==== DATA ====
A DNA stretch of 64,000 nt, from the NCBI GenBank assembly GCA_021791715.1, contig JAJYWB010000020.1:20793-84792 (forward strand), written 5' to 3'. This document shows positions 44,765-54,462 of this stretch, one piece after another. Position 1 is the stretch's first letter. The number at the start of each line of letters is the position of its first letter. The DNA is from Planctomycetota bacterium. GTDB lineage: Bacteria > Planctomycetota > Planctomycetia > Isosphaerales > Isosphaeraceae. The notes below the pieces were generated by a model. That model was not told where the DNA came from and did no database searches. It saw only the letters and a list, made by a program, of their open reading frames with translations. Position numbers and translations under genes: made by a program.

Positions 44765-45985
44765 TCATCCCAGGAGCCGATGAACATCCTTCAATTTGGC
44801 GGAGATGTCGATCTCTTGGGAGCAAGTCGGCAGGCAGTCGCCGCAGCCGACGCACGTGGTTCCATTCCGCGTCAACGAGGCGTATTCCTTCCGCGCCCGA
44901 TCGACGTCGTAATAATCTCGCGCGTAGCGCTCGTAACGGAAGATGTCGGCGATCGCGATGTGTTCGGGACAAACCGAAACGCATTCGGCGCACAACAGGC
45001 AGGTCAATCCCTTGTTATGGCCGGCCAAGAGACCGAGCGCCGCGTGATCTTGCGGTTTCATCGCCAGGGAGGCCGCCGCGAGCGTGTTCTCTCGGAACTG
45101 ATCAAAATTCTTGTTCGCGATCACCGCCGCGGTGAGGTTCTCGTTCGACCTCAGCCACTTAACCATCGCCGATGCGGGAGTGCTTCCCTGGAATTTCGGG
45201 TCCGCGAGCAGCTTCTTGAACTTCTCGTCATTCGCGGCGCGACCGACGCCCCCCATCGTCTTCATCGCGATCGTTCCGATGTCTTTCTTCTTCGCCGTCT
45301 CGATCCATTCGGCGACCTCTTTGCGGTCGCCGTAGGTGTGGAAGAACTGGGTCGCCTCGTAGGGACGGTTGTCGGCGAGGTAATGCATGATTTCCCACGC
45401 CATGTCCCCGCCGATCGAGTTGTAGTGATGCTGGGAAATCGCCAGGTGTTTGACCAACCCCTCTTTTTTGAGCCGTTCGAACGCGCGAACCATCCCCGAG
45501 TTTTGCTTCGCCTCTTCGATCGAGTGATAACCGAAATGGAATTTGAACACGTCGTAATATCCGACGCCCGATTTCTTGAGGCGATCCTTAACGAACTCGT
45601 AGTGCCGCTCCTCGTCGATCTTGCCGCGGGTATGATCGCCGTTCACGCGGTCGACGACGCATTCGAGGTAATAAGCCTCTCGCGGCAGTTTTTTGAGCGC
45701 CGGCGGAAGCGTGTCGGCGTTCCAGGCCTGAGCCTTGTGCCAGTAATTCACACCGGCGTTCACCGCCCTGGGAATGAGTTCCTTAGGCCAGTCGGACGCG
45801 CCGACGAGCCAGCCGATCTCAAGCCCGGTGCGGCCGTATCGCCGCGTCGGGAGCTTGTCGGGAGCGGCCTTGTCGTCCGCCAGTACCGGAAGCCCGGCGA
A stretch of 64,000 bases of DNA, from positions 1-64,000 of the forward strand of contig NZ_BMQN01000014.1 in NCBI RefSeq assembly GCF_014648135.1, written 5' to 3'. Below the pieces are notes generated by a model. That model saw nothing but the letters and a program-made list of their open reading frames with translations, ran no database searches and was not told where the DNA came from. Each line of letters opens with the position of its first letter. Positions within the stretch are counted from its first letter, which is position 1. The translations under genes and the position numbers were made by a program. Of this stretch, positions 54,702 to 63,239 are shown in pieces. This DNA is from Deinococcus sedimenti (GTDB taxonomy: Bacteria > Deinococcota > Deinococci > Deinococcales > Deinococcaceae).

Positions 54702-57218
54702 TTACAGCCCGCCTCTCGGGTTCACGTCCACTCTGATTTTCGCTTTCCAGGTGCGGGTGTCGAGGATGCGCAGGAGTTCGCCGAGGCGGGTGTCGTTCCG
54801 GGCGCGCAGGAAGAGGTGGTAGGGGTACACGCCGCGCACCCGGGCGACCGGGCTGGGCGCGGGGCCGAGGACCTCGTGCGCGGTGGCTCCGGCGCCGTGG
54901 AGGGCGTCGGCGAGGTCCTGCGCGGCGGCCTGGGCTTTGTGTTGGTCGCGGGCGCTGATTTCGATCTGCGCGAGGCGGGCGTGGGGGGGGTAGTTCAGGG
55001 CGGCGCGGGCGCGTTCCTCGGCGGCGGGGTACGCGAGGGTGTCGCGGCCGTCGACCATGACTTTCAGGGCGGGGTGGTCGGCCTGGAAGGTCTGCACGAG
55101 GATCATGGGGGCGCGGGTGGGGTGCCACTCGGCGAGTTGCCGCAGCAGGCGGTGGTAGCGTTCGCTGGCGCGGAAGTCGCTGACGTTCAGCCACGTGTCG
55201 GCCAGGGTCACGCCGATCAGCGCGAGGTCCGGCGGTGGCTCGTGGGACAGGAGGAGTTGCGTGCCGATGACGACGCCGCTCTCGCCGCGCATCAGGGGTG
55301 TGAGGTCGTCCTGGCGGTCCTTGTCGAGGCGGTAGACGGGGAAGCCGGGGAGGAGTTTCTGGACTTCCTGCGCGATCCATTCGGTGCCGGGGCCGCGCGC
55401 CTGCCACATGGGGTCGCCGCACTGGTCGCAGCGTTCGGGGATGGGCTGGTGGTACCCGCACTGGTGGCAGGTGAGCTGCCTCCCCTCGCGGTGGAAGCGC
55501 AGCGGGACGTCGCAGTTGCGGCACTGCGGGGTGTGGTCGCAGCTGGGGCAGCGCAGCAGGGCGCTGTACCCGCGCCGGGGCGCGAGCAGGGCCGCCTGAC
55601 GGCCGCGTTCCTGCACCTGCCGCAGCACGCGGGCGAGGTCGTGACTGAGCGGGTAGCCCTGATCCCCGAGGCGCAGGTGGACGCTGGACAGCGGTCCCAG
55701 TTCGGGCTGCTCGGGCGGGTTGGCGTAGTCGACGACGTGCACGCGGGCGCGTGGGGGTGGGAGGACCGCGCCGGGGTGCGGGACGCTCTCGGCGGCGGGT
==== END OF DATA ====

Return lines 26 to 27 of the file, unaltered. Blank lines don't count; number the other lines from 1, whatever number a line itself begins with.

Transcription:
55601 GGCCGCGTTCCTGCACCTGCCGCAGCACGCGGGCGAGGTCGTGACTGAGCGGGTAGCCCTGATCCCCGAGGCGCAGGTGGACGCTGGACAGCGGTCCCAG
55701 TTCGGGCTGCTCGGGCGGGTTGGCGTAGTCGACGACGTGCACGCGGGCGCGTGGGGGTGGGAGGACCGCGCCGGGGTGCGGGACGCTCTCGGCGGCGGGT